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Concert review: Yes, Yes, Yes — Why not?

Tahoe Onstage

Steve Howe and Yes thrilled the Grand Sierra Resort on Aug. 31.
Tahoe Onstage photos provided by Nick McCabe

Yes started off the show with a recording of Benjamin Britten’s “The Young Person’s Guide to the Orchestra.” Their first five songs were plucked in chronological order from their first five albums. The room started jumping with No. 3, “Yours is No Disgrace.”

“Yesterday a morning came, a smile upon your face
Caesar’s palace, morning glory, silly human, silly human race,
On a sailing ship to nowhere, leaving any place,
If the summer change to winter, yours is no,
Yours is no disgrace”

Tahoe Onstage

Jon Davison on lead vocals.
Nick McCabe / Tahoe Onstage

Originally formed in 1968, Yes played in Reno’s Grand Sierra Resort on Aug. 31 to a nearly packed house. Yes is a band that has gone through countless configurations with members coming and going over the years. The makeup of Thursday’s show contained none of the original members. However, with the exception of singer Jon Davison, who joined up in 2012, all other members have been long-term Yes members: Steve Howe – 1970, Alan White – 1972, Geoff Downs – 1980, and Billy Sherwood – 1994. Yes’ first successful album (“Yes The Album”) came in 1971 with the addition of Steve Howe to the band. Two of the original founding members, Chris Squire and Peter Banks have passed away, while the other three, Jon Anderson, Tony Kaye, and Bill Bruford have moved on to other projects.

When Yes played in Reno in 2013, they had recently signed Davison when their previous lead singer dropped out shortly before a tour was to begin. His level of comfort on stage with Yes has matured since then, as has he. He really felt like the frontman for the band this time. His voice is incredible. Replacing Jon Anderson is no easy task.

Howe was the other focal point of the show, with his lanky frame jumping around and posturing throughout the performance. He looked like a 21st century electrified version of Abe Lincoln. It was surprising to see him at 70 years old hopping and kicking sporadically all night. His playing was as sharp as ever. Having a reputation for being a little crotchety, he did try to get security’s attention to address an audience member up front that he was not happy with.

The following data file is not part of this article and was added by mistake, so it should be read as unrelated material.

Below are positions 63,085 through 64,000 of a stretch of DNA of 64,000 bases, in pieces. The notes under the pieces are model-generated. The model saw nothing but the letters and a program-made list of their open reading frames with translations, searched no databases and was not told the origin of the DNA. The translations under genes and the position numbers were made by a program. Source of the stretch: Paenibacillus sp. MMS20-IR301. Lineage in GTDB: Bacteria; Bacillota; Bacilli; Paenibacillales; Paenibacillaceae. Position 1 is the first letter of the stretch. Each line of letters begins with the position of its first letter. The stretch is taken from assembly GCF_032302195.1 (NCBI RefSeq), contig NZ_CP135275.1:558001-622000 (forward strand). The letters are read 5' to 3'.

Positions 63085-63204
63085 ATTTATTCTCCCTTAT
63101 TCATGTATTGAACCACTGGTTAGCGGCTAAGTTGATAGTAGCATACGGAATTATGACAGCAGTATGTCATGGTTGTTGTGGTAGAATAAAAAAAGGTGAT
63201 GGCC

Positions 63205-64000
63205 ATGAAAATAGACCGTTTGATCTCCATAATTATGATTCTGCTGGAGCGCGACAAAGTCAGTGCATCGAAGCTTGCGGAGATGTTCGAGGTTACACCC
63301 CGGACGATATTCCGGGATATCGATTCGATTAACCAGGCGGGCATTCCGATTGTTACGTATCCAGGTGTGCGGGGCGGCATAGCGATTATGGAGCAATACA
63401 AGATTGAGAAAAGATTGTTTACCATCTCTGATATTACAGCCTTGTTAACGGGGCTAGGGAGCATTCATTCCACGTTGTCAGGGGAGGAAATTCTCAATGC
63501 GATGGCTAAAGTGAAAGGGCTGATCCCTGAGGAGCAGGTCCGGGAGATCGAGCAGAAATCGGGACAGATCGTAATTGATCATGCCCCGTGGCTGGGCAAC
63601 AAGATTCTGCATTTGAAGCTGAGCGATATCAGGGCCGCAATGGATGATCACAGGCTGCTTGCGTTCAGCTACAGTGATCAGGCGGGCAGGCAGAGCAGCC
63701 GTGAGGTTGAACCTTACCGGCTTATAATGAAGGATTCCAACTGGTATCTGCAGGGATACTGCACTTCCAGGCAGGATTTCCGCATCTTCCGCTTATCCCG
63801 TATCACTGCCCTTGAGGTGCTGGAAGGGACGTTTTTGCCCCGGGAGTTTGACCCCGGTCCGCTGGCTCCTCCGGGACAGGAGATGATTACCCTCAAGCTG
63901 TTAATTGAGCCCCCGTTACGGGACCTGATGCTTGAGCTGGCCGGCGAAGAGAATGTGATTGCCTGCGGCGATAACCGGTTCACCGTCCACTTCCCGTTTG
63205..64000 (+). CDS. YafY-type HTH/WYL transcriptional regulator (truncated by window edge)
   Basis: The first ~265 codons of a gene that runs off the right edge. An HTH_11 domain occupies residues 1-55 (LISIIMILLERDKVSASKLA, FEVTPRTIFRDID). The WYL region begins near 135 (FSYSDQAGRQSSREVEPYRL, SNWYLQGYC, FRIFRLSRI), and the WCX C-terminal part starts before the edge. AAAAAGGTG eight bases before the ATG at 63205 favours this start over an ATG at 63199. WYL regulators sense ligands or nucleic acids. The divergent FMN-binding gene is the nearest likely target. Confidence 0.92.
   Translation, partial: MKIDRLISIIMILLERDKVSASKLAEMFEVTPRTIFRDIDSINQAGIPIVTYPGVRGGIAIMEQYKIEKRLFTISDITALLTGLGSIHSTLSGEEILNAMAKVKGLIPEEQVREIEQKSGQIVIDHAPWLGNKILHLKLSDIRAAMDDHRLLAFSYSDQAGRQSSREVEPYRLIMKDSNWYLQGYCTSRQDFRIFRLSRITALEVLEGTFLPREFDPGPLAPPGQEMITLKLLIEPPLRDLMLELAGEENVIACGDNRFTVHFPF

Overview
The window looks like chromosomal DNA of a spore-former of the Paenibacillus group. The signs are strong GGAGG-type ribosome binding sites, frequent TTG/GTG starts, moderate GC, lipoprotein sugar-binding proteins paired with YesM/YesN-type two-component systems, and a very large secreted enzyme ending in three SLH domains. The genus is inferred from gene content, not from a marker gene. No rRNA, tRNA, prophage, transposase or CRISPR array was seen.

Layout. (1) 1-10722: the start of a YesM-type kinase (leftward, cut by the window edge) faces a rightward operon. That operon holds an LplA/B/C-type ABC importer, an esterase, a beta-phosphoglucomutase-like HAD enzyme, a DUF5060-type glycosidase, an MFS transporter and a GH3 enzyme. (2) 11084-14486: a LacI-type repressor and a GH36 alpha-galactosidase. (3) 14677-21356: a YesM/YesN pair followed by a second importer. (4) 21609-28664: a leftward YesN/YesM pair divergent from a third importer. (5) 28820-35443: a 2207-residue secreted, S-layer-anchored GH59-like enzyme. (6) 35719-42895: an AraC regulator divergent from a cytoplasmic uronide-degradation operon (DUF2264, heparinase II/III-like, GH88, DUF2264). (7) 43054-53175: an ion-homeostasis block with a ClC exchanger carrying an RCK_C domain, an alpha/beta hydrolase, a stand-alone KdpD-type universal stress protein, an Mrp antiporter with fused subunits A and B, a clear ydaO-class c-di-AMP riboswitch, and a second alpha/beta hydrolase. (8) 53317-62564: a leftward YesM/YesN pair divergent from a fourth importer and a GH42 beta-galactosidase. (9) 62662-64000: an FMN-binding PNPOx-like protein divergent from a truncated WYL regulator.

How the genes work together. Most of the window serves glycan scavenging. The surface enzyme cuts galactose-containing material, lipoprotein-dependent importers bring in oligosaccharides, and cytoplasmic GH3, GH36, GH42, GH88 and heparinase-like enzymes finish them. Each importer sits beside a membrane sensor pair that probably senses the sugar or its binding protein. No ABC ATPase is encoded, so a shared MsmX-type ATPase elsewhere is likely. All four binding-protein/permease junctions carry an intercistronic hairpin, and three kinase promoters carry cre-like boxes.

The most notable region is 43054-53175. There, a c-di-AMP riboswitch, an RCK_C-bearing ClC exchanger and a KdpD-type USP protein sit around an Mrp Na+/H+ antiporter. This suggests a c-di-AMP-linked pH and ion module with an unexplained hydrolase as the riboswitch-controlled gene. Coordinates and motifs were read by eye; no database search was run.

It was surprising to see two sets of drums before the show. Preshow information didn’t indicate anything other than Alan White on drums. When the show started, White was playing. By the third song, he was gone and the other drum set was occupied by Steve Howe’s son, Dylan, who did a great job. White came back out later. He’s only 68 so maybe he was a little bit under the weather.

Geoff Downes (member in early 1980s and again since 2011) nailed it on the keys. He was surrounded by a fleet of keyboards spread out in every direction, as far as the hands could reach. Following the death of founding member Chris Squire in 2015, Billy Sherwood is now playing the bass guitar. He had been a member of Yes in various capacities going back to 1991.

The well-seasoned audience gradually worked their way to the edge of the stage for the encore, waving their walking sticks and blackberries (Just kidding about that. They had iPhones). Yes finished up the show with “Roundabout,” one of their most commercially successful songs, and left to huge applause.

 

-Nick McCabe

  • Yes
    Grand Sierra Resort
    Survival
    Time and a Word
    Yours Is No Disgrace
    South Side of the Sky
    And You and I
    Leaves of Green
    Soon
    Going for the One
    Don’t Kill the Whale
    Machine Messiah
    Encore
    Madrigal
    Roundabout

    Tahoe Onstage

    Alan White on drums.
    Nick McCabe / Tahoe Onstage

    Tahoe Onstage

    Billy Sherwood on bass
    Nick McCabe / Tahoe Onstage

    Tahoe Onstage

    Geoff Downes on keyboards.
    Nick McCabe / Tahoe Onstage

    Tahoe Onstage

    Yes, the crowd loves them.
    Nick McCabe / Tahoe Onstage

    Nick McCabe

About Nick McCabe

Nick McCabe is a musician, photographer and writer from Carson City, Nevada. He is the editor of the music website Front Row Photo

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